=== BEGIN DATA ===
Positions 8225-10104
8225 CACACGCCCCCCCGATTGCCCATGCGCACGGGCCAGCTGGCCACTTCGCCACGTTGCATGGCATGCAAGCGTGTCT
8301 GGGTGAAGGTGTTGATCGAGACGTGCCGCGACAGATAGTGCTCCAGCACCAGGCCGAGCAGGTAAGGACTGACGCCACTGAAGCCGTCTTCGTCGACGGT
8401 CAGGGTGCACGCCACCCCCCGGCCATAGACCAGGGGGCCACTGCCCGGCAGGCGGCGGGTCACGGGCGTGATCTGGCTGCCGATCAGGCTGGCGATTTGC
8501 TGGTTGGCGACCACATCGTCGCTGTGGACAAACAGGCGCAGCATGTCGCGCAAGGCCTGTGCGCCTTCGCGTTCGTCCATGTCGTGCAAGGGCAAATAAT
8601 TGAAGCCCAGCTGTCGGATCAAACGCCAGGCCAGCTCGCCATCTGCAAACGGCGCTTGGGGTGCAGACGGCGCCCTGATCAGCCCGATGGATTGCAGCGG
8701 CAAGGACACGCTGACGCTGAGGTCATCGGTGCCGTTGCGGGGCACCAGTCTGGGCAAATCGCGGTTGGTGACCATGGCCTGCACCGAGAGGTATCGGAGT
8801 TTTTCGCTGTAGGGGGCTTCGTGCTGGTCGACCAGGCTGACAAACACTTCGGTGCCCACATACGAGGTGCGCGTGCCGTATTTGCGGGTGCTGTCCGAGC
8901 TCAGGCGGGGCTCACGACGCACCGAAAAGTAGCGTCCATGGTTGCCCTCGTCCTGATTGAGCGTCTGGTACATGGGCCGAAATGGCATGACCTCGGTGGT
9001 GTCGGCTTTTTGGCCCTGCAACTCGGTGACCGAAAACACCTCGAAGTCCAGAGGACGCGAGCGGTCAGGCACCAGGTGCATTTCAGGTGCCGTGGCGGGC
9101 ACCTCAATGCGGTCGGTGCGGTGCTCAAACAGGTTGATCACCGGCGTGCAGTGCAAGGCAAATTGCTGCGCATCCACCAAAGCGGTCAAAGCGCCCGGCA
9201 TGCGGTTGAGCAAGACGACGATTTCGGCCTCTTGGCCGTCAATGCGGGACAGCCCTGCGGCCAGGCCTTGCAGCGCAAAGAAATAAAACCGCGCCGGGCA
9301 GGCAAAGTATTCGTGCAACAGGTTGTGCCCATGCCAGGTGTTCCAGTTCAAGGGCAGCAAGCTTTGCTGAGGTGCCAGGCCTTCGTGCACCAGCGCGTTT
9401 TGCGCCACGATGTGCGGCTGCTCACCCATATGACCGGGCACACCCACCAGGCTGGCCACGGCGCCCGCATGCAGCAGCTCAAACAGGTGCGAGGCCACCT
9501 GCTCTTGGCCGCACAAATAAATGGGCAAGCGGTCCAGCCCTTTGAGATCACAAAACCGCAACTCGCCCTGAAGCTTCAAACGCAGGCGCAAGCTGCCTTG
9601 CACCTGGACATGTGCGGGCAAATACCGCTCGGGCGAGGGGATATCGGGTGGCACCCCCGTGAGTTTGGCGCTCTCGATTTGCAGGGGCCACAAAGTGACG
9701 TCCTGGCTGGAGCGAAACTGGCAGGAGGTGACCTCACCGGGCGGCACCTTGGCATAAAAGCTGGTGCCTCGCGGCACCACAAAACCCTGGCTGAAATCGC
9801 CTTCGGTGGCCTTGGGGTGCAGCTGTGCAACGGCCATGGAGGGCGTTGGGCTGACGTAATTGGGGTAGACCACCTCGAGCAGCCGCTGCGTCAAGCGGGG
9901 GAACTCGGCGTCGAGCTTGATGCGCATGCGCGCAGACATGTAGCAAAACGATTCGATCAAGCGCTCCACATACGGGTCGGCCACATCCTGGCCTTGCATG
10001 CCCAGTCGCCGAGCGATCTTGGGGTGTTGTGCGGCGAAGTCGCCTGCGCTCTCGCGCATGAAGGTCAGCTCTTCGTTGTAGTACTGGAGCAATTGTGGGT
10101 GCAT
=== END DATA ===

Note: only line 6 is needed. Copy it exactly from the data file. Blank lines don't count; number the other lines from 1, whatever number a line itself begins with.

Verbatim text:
8601 TGAAGCCCAGCTGTCGGATCAAACGCCAGGCCAGCTCGCCATCTGCAAACGGCGCTTGGGGTGCAGACGGCGCCCTGATCAGCCCGATGGATTGCAGCGG